US 4003824 A
Sulfur-containing petroleum oil feedstocks which include heavy constituents undergo both desulfurization and hydroconversion by contacting such feedstocks with sodium hydride in the presence of hydrogen, at elevated temperatures. The mixture of reaction products resulting from the above procedure can be separated to give a petroleum oil product which has been desulfurized and demetallized and has a reduced Conradson carbon content and an increased API gravity relative to the feedstock, and a by-product of sodium sulfide salt.
1. A process for the desulfurization and hydroconversion of a sulfur-containing heavy petroleum oil feedstock containing at least 10 wt.% of components boiling above 1,050 contacting said sulfur-containing petroleum oil feedstock with sodium hydride at elevated temperatures in the presence of hydrogen, the hydrogen providing a hydrogen partial pressure within the range of from about 500 to about 5000 psig, said feedstock being maintained substantially in the liquid phase, to form an oil phase having a reduced sulfur content and a reduced Conradson carbon content, and a salt phase.
2. The process as defined in claim 1 wherein said feedstock, sodium hydride, and hydrogen are contacted at a temperature within the range of from about 500
3. The process as defined in claim 2 wherein said feedstock, sodium hydride, and hydrogen are contacted at a temperature within the range of from about 750 hydrogen partial pressure within the range of from about 1500 to about 3000 psig.
4. The process as defined in claim 2 wherein said feedstock, sodium hydride, and hydrogen are contacted at a temperature within the range of from about 500 hydrogen partial pressure within the range of from about 500 to about 1000 psig.
5. The process as defined in claim 1 wherein the molar ration of sodium hydride to sulfur content of said feedstock is within the range of from about 2 to about 2.5 moles per mole of sulfur.
6. The process as defined in claim 1 wherein said sodium hydride is present in an amount within the range of from about 1 to about 15% based on the weight of said feedstock.
7. The process as defined in claim 1 wherein said salt phase comprises a sodium sulfur salt.
8. The process as defined in claim 7 wherein said sodium sulfur salt comprises sodium sulfide.
9. The process as defined in claim 8 wherein hydrogen sulfide is added to a mixture of said oil phase and said salt phase to convert said sodium sulfide to sodium hydrosulfide.
10. The process as defined in claim 1 including the step of separating said oil phase from said salt phase, said salt phase comprising a sodium sulfide salt.
11. The process as defined in claim 10 including the step of converting said sodium sulfide salt to sodium hydride and recycling said sodium hydride.
12. The process as defined in claim 1 which includes containing at least a portion of said salt phase with a sulfur-rich polysulfide, thereby forming a sulfur-depleted polysulfide, electrolyzing at least a portion of said sulfur-depleted polysulfide, thereby producing sodium, and contacting said sodium with hydrogen, thereby producing sodium hydride.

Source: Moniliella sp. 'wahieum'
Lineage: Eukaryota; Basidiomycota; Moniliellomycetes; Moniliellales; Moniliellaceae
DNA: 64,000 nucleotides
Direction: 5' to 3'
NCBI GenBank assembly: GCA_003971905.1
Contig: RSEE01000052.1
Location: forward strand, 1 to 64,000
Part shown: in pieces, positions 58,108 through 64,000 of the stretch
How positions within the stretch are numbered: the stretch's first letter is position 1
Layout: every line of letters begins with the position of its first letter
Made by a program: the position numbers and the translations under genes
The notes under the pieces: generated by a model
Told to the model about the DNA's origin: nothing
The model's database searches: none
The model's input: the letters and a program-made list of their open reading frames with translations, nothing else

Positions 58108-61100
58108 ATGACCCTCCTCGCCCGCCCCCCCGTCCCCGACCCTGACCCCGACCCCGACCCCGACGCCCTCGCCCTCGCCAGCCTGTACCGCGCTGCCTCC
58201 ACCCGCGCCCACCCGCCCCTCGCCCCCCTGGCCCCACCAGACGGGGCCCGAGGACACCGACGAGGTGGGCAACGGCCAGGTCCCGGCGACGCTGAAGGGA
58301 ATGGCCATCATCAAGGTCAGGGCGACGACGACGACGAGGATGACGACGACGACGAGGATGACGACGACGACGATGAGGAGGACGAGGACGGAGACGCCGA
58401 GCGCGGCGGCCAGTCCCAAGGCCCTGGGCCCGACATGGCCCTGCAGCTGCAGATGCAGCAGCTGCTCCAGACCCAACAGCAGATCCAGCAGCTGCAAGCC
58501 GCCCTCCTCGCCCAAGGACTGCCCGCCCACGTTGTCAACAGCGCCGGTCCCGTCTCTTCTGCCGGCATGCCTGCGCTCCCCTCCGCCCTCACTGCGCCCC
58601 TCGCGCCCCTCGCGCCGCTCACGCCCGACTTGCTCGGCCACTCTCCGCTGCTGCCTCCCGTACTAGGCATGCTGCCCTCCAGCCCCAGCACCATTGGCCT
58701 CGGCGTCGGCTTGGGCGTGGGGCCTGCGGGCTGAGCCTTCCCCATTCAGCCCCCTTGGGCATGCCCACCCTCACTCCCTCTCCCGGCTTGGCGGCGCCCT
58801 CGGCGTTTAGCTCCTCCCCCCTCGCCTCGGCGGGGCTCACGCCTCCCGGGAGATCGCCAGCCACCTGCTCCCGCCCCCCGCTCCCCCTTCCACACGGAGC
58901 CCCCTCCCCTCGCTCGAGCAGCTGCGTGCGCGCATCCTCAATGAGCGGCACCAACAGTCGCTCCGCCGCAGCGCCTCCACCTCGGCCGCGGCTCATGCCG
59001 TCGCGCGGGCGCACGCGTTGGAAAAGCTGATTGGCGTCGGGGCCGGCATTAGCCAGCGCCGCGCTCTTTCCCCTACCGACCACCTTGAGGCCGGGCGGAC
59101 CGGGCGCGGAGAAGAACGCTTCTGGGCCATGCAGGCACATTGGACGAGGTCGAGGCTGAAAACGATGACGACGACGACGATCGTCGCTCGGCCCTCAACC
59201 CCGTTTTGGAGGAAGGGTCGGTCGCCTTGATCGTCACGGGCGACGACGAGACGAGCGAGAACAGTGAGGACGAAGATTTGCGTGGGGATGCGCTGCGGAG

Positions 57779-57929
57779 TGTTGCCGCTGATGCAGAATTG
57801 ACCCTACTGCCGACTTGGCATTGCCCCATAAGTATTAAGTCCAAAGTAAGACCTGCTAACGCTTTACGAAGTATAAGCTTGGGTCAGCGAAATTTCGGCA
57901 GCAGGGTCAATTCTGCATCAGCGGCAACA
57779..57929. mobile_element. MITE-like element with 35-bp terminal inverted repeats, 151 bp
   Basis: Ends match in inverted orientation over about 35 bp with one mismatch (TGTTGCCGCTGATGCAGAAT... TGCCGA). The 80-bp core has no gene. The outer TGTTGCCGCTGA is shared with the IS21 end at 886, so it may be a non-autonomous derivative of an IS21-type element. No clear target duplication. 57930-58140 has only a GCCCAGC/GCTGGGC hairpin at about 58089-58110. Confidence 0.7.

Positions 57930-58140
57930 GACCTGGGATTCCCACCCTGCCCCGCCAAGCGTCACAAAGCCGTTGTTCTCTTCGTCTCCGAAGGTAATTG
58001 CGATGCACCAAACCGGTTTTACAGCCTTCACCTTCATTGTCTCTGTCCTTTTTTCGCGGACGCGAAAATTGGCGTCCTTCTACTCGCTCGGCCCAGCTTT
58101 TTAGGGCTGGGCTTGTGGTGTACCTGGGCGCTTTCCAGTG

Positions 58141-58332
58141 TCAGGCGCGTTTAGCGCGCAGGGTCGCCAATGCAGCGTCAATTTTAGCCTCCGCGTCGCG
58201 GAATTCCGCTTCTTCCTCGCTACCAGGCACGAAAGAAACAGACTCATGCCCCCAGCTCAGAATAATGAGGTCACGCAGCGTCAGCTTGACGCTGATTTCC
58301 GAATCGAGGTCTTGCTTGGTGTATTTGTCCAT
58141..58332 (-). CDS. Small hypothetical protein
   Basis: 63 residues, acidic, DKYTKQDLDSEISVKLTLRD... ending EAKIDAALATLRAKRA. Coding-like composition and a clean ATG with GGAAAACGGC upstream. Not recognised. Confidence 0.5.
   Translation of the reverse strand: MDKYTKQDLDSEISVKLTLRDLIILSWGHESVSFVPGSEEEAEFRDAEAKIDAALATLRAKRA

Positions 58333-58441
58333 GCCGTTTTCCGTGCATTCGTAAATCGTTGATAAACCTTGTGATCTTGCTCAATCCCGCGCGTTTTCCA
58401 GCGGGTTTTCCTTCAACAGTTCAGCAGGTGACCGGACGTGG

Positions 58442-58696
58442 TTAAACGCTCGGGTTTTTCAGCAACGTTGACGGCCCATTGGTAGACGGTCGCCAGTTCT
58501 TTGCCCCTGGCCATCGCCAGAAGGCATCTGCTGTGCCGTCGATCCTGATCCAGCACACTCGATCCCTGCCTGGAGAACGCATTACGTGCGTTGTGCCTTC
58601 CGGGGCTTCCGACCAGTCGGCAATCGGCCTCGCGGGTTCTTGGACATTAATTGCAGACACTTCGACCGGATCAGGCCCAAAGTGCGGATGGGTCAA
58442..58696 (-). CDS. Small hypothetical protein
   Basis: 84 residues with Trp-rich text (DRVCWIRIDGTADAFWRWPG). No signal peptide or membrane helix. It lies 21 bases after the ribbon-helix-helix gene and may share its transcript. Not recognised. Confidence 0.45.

13. The process of claim 12 wherein said sulfur-rich polysulfide is represented by the formula Na.sub.2 S.sub.x, where x has a value of from about 4.0 to 4.8, and said sulfur-depleted sodium polysulfide is represented by the formula Na.sub.2 S.sub.y, where y has a value of from about 3.0 to 4.3.
14. The process of claim 12 wherein said sulfur depleted polysulfide is electrolyzed in an electrolytic cell including an anodic compartment containing said polysulfide ions and a cathode compartment containing said sodium metal, said anodic and cathodic compartments separated by a sodium ion conducting membrane comprising beta-alumina.
15. The process as defined in claim 1 further including the step of contacting said oil phase with additional quantities of sodium hydride and hydrogen.
16. The process of claim 2 wherein the feedstock contains at least 25 wt.% of components boiling above 1,050
17. A process for the simultaneous desulfurization, demetallization and hydroconversion of a sulfur-containing heavy petroleum oil feedstock containing at least 10 wt.% of components boiling above 1,050 which comprises contacting said feedstock with sodium hydride in a conversion zone at a temperature ranging from 500 F in the presence of hydrogen, the hydrogen providing a hydrogen partial pressure within the range of from about 500 to about 5,000 psig, said feedstock being maintained substantially in the liquid phase in said conversion zone, to form an oil phase having reduced sulfur, metals and Conradson Carbon content and a salt phase, said salt phase comprising sodium sulfide, separating said oil phase from said salt phase and converting said sodium sulfide salt to sodium hydride and recycling said sodium hydride back to said conversion zone.
This invention relates to the desulfurization, hydroconversion and consequent upgrading of sulfur-bearing hydrocarbon feedstocks by contacting the feedstock with sodium hydride in the presence of hydrogen and at elevated temperatures.